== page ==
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:: Posted by American Biotechnologist on 12-05-2011
As a follow up to Bio-Rad’s acquisition of QuantaLife, we are proud to present the following educational training video: “An Introduction to Droplet Digital PCR”, given by award winning field application specialist Dr. Sean Taylor.
Be sure to stay tuned for the advanced training video which will be posted in the near future.
:: Posted by American Biotechnologist on 08-24-2011
Some of the technical challenges in qPCR research can be traced back to the reverse transcription step and the synthesis of cDNA for qPCR analysis.
Limitations in the maximum amount of template RNA that can be added to an RT reaction make it tougher to detect low-abundant target genes and limits the amount of data that can be obtained from a typical 20ul RT reaction.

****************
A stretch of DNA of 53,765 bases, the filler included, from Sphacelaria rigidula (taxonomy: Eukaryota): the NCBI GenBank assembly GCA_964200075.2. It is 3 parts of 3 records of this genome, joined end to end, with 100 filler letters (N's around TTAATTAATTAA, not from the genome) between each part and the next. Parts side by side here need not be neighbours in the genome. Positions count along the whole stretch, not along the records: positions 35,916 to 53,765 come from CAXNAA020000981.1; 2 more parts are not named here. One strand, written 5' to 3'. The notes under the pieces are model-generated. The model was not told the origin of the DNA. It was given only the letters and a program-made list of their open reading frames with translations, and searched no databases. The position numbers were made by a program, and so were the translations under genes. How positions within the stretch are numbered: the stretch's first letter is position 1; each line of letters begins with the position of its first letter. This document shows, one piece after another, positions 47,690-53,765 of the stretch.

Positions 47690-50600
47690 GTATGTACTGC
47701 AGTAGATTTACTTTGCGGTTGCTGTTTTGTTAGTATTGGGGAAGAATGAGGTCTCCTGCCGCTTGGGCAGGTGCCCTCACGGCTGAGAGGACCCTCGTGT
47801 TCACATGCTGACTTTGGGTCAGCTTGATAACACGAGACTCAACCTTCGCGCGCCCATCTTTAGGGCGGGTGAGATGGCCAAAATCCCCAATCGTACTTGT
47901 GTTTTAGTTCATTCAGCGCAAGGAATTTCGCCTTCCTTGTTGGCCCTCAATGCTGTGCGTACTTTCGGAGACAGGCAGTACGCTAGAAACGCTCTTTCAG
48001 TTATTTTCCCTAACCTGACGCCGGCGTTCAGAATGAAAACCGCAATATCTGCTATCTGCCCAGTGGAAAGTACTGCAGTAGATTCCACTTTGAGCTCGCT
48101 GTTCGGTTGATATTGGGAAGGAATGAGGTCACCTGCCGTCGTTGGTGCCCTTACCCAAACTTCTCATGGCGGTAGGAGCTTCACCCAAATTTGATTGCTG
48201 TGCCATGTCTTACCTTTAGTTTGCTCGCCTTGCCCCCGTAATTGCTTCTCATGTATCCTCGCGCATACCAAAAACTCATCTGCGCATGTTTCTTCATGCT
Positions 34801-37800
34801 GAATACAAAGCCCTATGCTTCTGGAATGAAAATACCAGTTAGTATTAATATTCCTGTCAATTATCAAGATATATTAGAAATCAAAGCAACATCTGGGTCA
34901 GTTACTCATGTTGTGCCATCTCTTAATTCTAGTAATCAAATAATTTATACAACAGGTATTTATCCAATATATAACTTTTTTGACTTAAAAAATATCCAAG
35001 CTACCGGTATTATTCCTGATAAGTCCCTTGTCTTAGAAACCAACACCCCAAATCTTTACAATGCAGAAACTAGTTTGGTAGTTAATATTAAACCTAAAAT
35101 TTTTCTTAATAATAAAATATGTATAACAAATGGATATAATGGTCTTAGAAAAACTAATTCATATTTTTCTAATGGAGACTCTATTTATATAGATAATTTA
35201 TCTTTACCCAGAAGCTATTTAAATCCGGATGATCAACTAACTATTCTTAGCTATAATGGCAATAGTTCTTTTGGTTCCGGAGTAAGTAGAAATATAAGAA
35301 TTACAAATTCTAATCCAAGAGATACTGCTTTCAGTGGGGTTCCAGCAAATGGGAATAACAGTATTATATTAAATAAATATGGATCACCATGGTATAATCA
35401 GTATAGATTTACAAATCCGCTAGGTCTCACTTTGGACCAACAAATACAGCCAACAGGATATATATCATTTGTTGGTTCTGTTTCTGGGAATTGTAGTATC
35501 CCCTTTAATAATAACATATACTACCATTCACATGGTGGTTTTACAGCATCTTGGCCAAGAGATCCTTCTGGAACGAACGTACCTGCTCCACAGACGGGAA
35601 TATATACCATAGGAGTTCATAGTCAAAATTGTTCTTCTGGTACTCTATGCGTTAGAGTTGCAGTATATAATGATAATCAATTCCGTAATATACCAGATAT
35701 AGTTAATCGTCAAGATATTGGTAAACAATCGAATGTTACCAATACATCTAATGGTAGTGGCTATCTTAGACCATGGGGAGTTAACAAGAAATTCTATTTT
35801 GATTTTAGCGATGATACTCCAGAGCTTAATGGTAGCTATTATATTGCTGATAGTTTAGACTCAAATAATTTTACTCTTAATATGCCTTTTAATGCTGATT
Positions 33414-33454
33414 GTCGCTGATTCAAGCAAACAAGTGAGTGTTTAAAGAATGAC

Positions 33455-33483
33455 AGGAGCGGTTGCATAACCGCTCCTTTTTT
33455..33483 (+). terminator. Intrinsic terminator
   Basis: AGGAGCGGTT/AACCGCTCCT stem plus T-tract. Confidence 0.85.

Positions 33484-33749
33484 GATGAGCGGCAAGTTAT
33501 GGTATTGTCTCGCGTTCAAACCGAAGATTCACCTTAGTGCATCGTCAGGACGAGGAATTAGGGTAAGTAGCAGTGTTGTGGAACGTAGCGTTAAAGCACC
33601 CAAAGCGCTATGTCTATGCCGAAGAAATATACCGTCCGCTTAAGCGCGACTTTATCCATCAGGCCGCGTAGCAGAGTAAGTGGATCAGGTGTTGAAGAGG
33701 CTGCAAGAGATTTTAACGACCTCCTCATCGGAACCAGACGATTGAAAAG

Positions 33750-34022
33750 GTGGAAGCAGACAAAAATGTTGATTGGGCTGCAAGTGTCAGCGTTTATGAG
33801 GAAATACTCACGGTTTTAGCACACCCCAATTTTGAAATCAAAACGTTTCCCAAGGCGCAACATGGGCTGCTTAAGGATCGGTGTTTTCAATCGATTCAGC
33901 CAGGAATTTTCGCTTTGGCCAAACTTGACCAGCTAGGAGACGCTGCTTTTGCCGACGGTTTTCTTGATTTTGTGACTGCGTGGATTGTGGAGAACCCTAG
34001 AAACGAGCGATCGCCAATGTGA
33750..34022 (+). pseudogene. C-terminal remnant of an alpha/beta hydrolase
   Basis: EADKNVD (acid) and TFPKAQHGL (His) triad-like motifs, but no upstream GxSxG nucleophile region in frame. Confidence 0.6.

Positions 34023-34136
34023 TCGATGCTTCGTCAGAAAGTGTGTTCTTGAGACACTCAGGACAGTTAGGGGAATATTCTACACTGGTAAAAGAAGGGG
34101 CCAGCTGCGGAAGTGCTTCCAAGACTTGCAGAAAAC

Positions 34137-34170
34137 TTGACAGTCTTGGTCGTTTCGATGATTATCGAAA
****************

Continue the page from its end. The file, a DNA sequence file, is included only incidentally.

:: Posted by American Biotechnologist on 08-10-2011
In the past, we’ve discussed the importance of selecting appropriate reference genes for your qPCR experiment (also see point 7 of the MIQE guideline checklist). This means that it is important to select genes that do NOT exhibit any changes in expression under the treatment conditions you are studying. This is easier said than done!
“Once upon a time” everyone used either beta actin, 18s, or gapdh as reference genes. Their expression never changes, right? Wrong! So which genes should you choose? If you try to figure it out using previous papers, how do you know that they’ve chosen the correct genes? If you run a few genes side-by-side and try to compare their expression both under treatment and control, which one should you set as the baseline and which one can you say is for sure moving (it’s all relative isn’t it)?
One of my twitter friends told me that she uses six reference genes in her qPCR experiments. I used to use two. That got me thinking…how many reference genes does the “average” lab use? Please help satisfy my curiosity by participating in the poll below!